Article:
“Such was the ugly face of the Middle Ages. It is not surprising that mathematics made little progress; toward the Renaissance, European mathematics reached a level that, roughly, the Babylonians had attained some 2,000 years earlier and much of the progress made was due to the knowledge that filtered in from the Arabs, the Moors and other Muslim peoples, who themselves were in contact with the Hindus, and they, in turn, with the Far East.

The history of Pi in the Middle Ages bears this out. No significant progress in the method of determining Pi was made until Viete discovered an infinite product of square roots in 1593, and what little progress there was in the calculation of its numerical value, by various modifications of the Archimedean method, was due to the decimal notation which began to infiltrate from the East through the Muslims in the 12th century.

Arab mathematicians came to Europe through the trade in the Mediterranean, mainly via Italy; ironically, the other stream of mathematics was the Church itself. Not only because the mediaeval priests had a near monopoly of learning, but also because they needed mathematics and astronomy as custodians of the calendar. Like the Soviet High Priests who publish Pravda for other but read summaries of the New York Times themselves, sot he mediaeval Church condemned mathematics as devilish for others, but dabbled quite a lot in it itself. Gerbert d'Aurillac, who ruled as Pope Sylvester II from 999 to 1003, was quite a mathematician; so was Cardinal Nicolaus Cusanus (1401-1464); and much of the work done on Pi was done behind thick cloister walls. And just like the Soviets did not hesitate to spy on the atomic secrets of bourgeois pseudo-science, so the mediaeval Church did not hesitate to spy on the mathematics of the Muslim infidels.”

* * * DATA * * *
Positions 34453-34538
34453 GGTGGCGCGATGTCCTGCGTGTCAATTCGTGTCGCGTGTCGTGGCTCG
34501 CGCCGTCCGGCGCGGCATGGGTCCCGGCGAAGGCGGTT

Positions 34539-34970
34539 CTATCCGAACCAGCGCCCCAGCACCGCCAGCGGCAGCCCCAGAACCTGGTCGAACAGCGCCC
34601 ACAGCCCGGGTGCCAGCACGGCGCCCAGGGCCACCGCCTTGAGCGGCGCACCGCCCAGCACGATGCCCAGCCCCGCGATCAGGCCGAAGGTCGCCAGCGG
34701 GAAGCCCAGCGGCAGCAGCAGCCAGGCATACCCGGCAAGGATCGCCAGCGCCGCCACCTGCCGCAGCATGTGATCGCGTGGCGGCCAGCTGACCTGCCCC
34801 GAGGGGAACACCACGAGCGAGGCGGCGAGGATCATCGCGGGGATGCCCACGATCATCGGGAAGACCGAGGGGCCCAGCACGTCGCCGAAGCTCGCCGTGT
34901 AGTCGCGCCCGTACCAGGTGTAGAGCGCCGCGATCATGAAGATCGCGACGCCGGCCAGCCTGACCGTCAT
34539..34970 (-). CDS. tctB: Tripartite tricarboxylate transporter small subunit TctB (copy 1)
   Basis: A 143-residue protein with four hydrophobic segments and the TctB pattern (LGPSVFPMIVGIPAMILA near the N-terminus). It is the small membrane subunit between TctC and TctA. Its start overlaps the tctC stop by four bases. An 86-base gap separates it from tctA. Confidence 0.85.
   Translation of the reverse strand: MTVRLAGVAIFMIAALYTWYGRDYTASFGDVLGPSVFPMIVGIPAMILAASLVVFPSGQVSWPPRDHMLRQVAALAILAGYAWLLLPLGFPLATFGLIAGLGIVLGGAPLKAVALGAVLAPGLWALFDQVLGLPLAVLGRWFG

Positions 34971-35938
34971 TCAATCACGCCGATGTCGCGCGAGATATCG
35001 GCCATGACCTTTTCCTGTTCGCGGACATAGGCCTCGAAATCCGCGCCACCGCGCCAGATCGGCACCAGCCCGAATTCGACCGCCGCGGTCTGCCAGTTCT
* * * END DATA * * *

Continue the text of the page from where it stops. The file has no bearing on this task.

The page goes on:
Petr Beckman, A History of Pi
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A History of Pi A History of Pi by Petr Beckman
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